Healthcare differs vastly across the world. But it’s an essential part of keeping you and your family happy and healthy. Oftentimes people forget this when moving overseas. There are a number of things to think about when moving in relation to healthcare. The first one being health insurance. Many expats choose private cover for extra peace of mind alongside local healthcare. A smart move if you are moving to the EU, is to get the European Health Insurance Card (EHIC)  This card allows EU/EEA citizens to access healthcare across Europe and it provides important health cover. Make sure to apply for this card ahead of time since it might take a few weeks to obtain it.

Making travel reservations

Try to book your travel tickets as soon as you find out you are definitely moving overseas. Know that last-minute tickets for flights, trains, and ferry sailings can be really expensive. You’ve been warned. If you can, be flexible with your moving date. Then, pick a departure that is the most affordable. But make sure you won’t be arriving at your new home in the middle of the night.

Organizing your bank accounts and credit cards

Don’t forget to review your bank accounts before moving day and notify your banks that you are relocating overseas. Discuss with the financial advisor you trust how to handle your assets. You should also consider registering for a service that makes international bank transfers easier and more affordable. Your current credit card might even work where you’re moving, so look into it.

A cat in a cat carrier
If you’re taking your pet with you, don’t forget their passport as well! this is something people forget when moving overseas very often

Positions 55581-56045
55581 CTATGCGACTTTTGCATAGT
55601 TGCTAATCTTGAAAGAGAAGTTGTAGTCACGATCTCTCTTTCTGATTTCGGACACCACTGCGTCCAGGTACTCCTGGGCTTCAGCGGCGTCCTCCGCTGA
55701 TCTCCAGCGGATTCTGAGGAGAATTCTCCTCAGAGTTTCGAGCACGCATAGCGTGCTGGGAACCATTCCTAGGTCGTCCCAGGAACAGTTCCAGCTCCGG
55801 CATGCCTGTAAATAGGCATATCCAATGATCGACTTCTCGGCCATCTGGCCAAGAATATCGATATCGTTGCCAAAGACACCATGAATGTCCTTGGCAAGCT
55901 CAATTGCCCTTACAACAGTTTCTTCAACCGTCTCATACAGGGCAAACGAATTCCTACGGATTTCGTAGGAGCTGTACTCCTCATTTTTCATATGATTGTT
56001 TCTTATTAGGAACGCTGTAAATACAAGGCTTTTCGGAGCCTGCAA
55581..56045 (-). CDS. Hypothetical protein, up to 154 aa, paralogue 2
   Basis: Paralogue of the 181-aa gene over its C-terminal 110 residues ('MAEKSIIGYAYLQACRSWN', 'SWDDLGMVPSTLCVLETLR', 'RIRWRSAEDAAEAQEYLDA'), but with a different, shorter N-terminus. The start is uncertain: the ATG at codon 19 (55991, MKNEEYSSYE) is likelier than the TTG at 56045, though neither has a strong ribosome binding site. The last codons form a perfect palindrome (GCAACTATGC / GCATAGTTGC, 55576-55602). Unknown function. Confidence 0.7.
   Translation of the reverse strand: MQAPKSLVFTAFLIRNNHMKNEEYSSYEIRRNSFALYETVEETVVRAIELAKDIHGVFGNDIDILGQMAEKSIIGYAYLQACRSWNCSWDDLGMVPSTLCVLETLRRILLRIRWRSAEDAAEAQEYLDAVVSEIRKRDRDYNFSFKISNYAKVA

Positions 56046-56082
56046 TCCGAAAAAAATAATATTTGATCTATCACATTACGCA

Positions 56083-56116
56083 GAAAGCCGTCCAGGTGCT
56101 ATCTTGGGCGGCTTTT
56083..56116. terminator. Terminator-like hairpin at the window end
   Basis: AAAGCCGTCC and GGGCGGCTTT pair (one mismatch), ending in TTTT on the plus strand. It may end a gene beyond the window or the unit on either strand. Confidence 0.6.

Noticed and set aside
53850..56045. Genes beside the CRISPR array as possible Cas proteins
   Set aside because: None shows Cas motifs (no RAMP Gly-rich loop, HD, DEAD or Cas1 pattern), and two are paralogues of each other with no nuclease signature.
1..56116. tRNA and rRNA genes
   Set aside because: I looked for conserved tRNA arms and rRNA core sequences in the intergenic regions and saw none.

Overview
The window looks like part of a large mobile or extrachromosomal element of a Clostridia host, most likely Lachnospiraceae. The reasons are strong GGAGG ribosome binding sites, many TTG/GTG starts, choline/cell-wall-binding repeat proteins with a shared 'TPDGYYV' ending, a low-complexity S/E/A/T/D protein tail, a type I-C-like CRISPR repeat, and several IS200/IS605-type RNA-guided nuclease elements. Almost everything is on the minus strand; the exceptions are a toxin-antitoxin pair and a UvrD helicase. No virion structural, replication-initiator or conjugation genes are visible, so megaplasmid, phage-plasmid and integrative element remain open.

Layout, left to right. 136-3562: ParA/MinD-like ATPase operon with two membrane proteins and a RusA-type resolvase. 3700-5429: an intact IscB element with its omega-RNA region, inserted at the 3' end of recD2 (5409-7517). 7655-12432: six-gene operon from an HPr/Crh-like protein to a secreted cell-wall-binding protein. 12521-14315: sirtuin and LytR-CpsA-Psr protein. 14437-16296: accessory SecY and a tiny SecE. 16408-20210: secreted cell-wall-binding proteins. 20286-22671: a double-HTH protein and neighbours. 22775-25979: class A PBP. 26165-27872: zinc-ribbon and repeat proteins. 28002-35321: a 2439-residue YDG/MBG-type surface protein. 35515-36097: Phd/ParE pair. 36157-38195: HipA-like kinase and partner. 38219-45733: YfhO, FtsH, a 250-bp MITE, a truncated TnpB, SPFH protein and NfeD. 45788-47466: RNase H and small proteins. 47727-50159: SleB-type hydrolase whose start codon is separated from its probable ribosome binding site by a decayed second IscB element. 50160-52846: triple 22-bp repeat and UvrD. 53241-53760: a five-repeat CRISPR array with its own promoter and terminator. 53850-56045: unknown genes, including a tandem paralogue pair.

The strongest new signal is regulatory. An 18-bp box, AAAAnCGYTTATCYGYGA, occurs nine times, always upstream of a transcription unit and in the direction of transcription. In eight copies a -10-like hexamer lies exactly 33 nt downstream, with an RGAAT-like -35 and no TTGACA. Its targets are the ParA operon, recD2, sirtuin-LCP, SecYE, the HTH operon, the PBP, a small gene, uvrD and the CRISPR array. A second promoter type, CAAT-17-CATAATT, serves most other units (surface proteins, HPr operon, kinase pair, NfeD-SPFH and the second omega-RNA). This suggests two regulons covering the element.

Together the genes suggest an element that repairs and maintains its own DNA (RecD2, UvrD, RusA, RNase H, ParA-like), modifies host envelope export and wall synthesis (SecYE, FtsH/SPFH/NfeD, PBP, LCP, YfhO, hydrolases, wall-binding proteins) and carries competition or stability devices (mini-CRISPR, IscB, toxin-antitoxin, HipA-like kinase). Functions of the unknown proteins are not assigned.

Last-minute things to bear in mind

You finally gathered all your documentation and you’re ready to sit down and take a sigh of relief. You look around your current home, and it suddenly hits you…oh dear God, you have a pet! What do you do with your pet now? Well, you can either take your furry friend with you or find it a loving new home. It would be best if some of your friends could take them on or your family members. However, if you are going to move with your pet, you need to ensure your pet receives proper vaccinations and identify a pet carrier. Asides from that, you may have to get an international driving permit if you know you are going to drive in your new country. Contact storage Queens if you need storage for all the stuff you’re leaving behind. Don’t forget to cancel your subscriptions in your home country and forward your e-mails.

We hope that we have helped you remember all the most important things and that your relocation will go smoothly. There are many things you need to do once you arrive as well, but you shouldn’t worry about that now. You will learn things as you go. We know that you’ll do great in your new country and we wish you all the best. However, many people experience culture shock after they move and that’s completely normal. To help you prepare you can read our other article on how to deal with culture shock after moving internationally. Whether they say “добро пожаловатьor “huānyíng” in your new home, welcome!